Wrestling with the Goodness of God

This essay appears as the Commentary to the March 30th entry in Consuming Fire, the daily devotional version of George MacDonald's Unspoken Sermons.

Wrestling with the Goodness of God
by Jess Lederman

That God is good might seem a truism, a platitude hardly meriting discussion among Christians. And yet, if there are people who haven't struggled with understanding the goodness of God when reading certain passages--the slaughter of the Canaanite men, women, children, and animals, for example--they are either speed-reading Scripture or are blessed with an insight far beyond mine. For the rest of us, I've noticed two positions at the extremes:

  • God's idea of goodness is different from ours
  • Biblical inerrancy is a myth; some of the authors of Scripture simply got things wrong.

Neither of these positions appeal to me. C.S. Lewis dismissed the notion that what looks like evil to us might be good to God, for such a notion would utterly undermine our faith. Without a common understanding of good and evil, how do you know you are worshipping the one true God, and not Moloch? St. Paul noted to the Romans not that he and the heathen had no clue what right and wrong were, but quite the opposite: we know what right is, but find ourselves doing wrong; and even the heathen have God-given consciences that they have chosen to disregard.

So, what to do about actions which God commands which seem to be darkness rather than light? There are those such as Rob Bell who believe that common sense tells us certain passages are the invention of flawed human minds, who, at a minimum, distorted God's word. To this way of thinking, Joshua's justification for ethnic cleansing holds no more water than those of modern-day war criminals. This position might seem like cutting the Gordian knot; there's no difficult problem to solve, nothing more to think about, just move on!

Now, obviously this second approach opens the door to picking and choosing whatever passages of Scripture make us feel comfortable; we can each create our own version of Thomas Jefferson's Bible! It's the lazy reader's solution to the problem of difficult Biblical passages. Such passages challenge us--they are the equivalent of the stranger who appeared to Jacob, and with whom he wrestled through the night. If I say, wow, these verses give me the creeps, they can't be true, and I move on, I've lost out. I've passed on a chance to wrestle with God Himself.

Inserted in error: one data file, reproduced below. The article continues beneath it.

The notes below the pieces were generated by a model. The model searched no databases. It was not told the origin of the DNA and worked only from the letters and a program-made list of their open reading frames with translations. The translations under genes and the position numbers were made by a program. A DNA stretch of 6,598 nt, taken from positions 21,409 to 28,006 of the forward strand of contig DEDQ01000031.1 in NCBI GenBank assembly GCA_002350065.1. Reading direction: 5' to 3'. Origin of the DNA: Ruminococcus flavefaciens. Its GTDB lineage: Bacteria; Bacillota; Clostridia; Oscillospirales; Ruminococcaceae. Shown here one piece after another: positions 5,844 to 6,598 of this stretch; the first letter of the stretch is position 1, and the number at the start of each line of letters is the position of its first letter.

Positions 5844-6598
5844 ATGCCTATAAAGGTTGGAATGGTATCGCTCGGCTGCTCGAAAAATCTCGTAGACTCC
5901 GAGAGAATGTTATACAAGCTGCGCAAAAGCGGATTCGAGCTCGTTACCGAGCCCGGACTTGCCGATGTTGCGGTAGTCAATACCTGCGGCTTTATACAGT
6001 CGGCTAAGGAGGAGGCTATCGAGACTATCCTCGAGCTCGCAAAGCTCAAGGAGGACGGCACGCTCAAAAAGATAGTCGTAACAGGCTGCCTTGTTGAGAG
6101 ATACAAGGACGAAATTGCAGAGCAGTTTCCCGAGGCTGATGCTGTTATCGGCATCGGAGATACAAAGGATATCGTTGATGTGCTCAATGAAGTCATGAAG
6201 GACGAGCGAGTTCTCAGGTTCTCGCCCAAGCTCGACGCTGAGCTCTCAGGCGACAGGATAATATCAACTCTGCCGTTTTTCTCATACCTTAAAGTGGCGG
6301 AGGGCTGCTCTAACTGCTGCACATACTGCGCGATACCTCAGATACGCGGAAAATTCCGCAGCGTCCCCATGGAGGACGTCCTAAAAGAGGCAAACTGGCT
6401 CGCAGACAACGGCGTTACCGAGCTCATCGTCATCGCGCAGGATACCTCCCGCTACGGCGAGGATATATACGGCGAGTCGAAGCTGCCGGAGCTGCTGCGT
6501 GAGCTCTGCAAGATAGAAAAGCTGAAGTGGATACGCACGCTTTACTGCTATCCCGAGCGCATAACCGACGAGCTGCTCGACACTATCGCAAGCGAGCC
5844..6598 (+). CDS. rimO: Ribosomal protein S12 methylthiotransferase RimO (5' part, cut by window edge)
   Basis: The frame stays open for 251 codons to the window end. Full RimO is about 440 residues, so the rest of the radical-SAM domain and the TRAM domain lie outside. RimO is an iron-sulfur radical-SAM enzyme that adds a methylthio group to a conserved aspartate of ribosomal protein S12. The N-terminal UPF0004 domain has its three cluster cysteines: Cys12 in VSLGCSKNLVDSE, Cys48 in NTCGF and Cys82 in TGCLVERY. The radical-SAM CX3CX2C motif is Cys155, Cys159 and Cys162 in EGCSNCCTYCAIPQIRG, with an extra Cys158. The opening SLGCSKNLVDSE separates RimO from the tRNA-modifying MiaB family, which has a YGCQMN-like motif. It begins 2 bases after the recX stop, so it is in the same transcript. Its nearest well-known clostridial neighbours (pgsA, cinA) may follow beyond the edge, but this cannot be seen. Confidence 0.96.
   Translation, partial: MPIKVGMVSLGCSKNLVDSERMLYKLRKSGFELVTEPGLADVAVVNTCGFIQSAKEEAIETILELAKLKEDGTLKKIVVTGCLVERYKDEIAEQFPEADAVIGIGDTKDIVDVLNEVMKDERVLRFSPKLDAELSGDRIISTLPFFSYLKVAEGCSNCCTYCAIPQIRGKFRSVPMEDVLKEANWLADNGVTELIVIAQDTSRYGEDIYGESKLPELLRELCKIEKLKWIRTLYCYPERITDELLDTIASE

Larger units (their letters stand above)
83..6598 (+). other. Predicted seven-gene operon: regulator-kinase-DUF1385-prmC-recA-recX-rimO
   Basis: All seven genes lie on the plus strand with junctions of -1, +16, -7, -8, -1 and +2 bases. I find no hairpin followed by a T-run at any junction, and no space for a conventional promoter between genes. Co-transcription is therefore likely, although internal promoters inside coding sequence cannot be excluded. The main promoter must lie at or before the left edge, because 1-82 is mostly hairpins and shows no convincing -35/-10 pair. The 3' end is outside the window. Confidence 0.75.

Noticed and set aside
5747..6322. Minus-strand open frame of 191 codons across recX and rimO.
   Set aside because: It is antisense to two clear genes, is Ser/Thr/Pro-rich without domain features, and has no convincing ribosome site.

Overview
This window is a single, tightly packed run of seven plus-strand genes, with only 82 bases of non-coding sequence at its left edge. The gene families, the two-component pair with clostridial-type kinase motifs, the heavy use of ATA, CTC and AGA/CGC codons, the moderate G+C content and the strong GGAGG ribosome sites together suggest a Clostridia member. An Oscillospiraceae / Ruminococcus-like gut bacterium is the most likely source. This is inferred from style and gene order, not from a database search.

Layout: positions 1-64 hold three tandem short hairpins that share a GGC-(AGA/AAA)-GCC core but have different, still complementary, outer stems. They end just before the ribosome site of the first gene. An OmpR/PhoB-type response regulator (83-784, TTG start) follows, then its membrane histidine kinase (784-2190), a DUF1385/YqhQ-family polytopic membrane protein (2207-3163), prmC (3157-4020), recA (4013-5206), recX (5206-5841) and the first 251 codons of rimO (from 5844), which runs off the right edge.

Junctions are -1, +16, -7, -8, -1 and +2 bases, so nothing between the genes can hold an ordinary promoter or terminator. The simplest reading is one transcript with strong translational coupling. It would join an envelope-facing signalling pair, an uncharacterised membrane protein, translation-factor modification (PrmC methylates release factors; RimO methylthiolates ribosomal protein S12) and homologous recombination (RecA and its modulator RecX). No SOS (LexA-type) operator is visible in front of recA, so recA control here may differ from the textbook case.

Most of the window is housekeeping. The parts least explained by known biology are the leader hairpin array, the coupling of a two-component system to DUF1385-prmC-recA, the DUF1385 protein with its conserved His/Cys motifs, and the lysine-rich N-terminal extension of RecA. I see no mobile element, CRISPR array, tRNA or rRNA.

One passage that I find helpful is the story recounted in Mark 7:25-30 and Matthew 15:21-28. We are surely meant to be startled by Jesus' harsh words to the Syrophoenician woman when she begs him to help her daughter. But it's not terribly difficult to figure out what's going on; Jesus tests the woman's faith, and the disciples, who no doubt were shocked only when Jesus reversed himself at the end of the story, learn a lesson as well. What looks like darkness quickly becomes light.

That one is pretty easy. But I suspect God did not want to make his all of Scripture easy for us to grasp; I think he wanted us to puzzle over passages, come back to them, wrestle with them, and over the course of our lives find that we have gained new insight, new meaning from his Word. 

He is good--that's our starting point and our end point, our North Star.

Sometimes, a shift in theological perspective can make an enormous difference. For example, I find the Scriptural case for universal reconciliation compelling, and in that framework--or any framework that at least allows for post-mortem repentance--it's not hard to see how being slaughtered by the Hebrews might be preferable to growing up in an abominably evil society.

Alternatively, one might reject such notions and still end up at peace with difficult passages. And even if we don't, it's simply good for us to wrestle with understanding how problem verses are reconciled with the goodness of God; it builds the muscles of our faith.